A new tablet has been experimented that can suppress menstruation for as long as a woman wants should be available within a few years.The tablet, which blocks the action of the hormone progesterone, appears to be a safe and reversible way of stopping the monthly menstrual cycle. Two versions of the new pill have just passed their first test in animals, with the results published by American and German scientists in the latest issue of the journal Human Reproduction.
It could not only benefit women who find having a period uncomfortable or inconvenient, but also bring relief to sufferers of abnormal conditions such as excessive bleeding or endometriosis (where the uterine lining escapes to other organs). As excessive bleeding is one of the major reasons women undergo hysterectomy, the treatment may also reduce the need for this surgical procedure.
AdvertisementMost existing ways of blocking periods depend on synthetic versions of the naturally-occurring hormones oestrogen and progesterone, but these are not tolerated by all women, and are often unreliable at blocking menstruation over longer timespans.Taking the contraceptive pill continuously - without taking the monthly cycle of sugar pills - can delay periods in most women, but usually only for about four months.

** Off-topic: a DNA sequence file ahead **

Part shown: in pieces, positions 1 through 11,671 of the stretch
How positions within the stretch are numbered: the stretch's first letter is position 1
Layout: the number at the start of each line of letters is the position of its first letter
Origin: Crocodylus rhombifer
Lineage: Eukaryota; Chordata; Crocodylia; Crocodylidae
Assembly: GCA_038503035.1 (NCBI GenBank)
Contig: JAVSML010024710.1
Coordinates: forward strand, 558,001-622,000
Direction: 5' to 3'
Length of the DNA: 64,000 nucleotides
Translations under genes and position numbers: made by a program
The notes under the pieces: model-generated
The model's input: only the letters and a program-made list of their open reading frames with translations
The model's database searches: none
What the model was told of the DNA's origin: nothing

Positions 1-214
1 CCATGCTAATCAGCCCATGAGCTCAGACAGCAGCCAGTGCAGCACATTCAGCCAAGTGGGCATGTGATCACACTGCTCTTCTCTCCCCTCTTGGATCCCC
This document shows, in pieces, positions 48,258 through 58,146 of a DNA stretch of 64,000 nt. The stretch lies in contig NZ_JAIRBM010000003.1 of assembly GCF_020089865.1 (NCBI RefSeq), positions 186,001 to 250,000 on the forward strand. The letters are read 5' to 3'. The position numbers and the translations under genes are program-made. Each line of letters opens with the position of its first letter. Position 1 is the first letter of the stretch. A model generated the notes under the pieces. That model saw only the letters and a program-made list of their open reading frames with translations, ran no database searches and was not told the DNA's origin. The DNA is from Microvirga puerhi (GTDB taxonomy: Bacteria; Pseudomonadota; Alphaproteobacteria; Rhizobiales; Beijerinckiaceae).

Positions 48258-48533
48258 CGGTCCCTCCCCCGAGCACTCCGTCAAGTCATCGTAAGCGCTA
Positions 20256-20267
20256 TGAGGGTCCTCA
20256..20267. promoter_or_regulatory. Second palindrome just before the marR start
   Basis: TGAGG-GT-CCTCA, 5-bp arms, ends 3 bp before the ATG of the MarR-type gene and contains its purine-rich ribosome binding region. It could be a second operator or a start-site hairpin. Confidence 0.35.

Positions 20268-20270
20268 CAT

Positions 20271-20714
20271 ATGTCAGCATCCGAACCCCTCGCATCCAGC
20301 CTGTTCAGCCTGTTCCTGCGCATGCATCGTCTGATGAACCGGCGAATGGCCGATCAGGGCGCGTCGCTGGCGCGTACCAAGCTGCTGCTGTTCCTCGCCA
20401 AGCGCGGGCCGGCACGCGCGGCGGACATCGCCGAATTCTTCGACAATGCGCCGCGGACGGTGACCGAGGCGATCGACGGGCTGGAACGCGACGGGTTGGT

The new drugs were tested on rhesus macaque monkeys because the bodily mechanisms controlling their periods are identical to those of humans. This means the treatments should be available to women very soon, the researchers say. All animals treated, regardless of the dose given, remained in good health and returned to normal cylces 14 to 40 days after treatment stopped. "The modern woman is accustomed to having control over her reproductive functions and menstruation is one function that many women would like to control," says author Dr Robert Burns, from the Oregon Regional Primate Centre in the United States.
As well as blocking the effect of progesterone, both of the new drugs stop the action of naturally-occurring oestrogen on the uterus. This is important because oestrogen without progesterone may result in a build-up of the uterine lining, which can lead to cancer and/or excessive bleeding.
Our ancestors, without access to good nutrition, reliable contraception, and infant formulas, spent far more of their lives either pregnant or breastfeeding. This meant they probably had only 40 periods over the course of their lifetime, compared to the 300 to 400 most modern women experience.